Blockchain Technology Could Save the U.S Government Billions

Blockchain Technology

In 2014, the USA today posted an article stating how $614 billion dollars had been completely missing from the 302 federal program audit. The government ran website USASpending.gov is supposed to be a transparent and accurate representation of where our tax dollars are being spent, but the Government Accountability Office found that only 2-7% of the website’s data was accurate. So where is the rest of the money?

In response to this report, Jamal Brown, a spokesperson from the Office of Management and Budget, told the press, “OMB is committed to federal spending transparency and working with agencies to improve the completeness and accuracy of data submissions.”

Back in 2014, the Data Act was signed by President Obama and become the nations first open data law, which requires the U.S federal government spending to be transparent to its citizens. The problem remains that of these 430 different government agencies, sub-agencies, and departments they struggle to share information with one another in a timely and accurate manner. Also, a single organization may have various databases and information is stored in various formats. With over 2 million civilian workers presently working for the govt. in the U.S, it becomes impossible to accurately track spending and activities with varied databases. Multiple databases dispersed throughout the U.S that aren’t linked together isn’t the government’s only technical issue at hand.

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Three years ago, China hacked the data of 4 million US current and former federal employees and it was the second hack by the same Chinese agency, that year.  Early this year, over 240,000 Department of Homeland Security employees has their personal data breached. While it wasn’t deemed a “hack” perse, it continues to expose a major security issue within the current centralized government systems.

Blockchain technology could easily help with these two issues and many more. While it’s mostly known for being the underlying technology behind Bitcoin, its applications extend far beyond just that. For those of you reading that may not understand blockchain, it is a giant ledger that is stored on thousands of computers. Think of it as a giant Excel spreadsheet that thousands have access to, people can add to a certain cell or “block” but after a set amount of time the block becomes locked forever, and the next one begins to be added to. The previous block can’t ever be altered, and information from the previous blocks are varied for accuracy. Since the data from each block is kept of thousands of computers, it makes it impossible for data to be hacked as the hacker would have to hack 51% of the “nodes” or computers running the blockchain individually.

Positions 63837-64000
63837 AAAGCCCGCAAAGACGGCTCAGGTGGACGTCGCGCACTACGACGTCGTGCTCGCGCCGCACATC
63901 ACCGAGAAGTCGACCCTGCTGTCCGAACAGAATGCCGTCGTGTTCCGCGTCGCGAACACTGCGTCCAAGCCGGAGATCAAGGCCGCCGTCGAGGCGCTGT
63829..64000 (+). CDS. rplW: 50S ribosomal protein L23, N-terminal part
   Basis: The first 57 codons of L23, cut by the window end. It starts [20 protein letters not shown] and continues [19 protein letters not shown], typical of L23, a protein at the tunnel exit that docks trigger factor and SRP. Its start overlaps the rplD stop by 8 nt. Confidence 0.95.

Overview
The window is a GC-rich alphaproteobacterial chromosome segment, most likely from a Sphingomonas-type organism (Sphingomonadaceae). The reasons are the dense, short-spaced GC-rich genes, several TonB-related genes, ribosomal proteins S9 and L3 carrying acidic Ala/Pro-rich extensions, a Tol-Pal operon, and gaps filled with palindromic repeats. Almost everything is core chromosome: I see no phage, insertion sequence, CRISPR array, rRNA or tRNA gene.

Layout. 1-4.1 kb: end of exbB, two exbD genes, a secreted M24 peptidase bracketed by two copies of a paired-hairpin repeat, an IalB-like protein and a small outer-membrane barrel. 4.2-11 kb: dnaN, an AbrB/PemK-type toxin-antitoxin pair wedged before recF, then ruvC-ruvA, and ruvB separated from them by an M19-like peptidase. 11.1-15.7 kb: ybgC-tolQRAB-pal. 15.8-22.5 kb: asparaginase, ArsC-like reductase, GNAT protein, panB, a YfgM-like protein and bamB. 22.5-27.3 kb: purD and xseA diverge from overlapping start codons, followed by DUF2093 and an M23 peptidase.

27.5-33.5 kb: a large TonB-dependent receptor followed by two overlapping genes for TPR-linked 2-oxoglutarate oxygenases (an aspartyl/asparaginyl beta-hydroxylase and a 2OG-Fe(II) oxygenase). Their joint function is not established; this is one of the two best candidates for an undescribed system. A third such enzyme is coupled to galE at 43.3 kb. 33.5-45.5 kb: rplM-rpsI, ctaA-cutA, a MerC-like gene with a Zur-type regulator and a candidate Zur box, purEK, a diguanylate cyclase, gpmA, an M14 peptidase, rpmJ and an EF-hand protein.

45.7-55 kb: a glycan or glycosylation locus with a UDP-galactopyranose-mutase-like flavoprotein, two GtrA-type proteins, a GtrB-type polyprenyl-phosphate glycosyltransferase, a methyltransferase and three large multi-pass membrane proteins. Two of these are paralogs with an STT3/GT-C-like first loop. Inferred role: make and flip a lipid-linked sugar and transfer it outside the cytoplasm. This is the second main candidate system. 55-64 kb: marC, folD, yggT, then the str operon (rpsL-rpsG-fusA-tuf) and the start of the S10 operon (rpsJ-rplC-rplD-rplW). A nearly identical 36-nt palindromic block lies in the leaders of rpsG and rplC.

Presently, there are companies using blockchain technology to revolutionize Supply Chain Management, Healthcare, Marketing, Finance, Human Resources, and various other sectors in everyday life. Governments have even begun testing the technology. Canada is testing the technology for enabling their citizens to publically view their grant and funding spending. A country in West Africa, Sierra Leone, just completed their first election that ran on the blockchain. Russia is presently testing blockchain technology for a government-run payment system, as well as voting.

It may feel like a daunting task, as complex as the U.S government may be but this could easily be a solution to many issues currently holding back the government. The Pentagon’s most recent mistake of losing $800 million wouldn’t have happened if blockchain technology was used, as everything would remain accounted for. If America plans on digging itself out of it’s infinite debt to the rest of the world, they better take this emerging technology seriously. Last month, the House of Representative held a joint hearing named, “Beyond Bitcoin: Emerging Applications for Blockchain Technology.”

If you’re an American citizen, like myself, and you happen to be reading this, I’m sure you’ve experienced the useless IRS customer service a time or two or have even stood countless hours in line at the post office only to be greeted by the most unhappy and unpleasant employee. More efficient underlying systems that are able to process transactions quickly and securely will make all parties much happier. Let’s all cross our fingers, say a prayer, or even write to our local state representatives to push our government towards this new technology. It could be – “HUGE.” (Sorry, I had to!)

Thoughts? Comments? Concerns?

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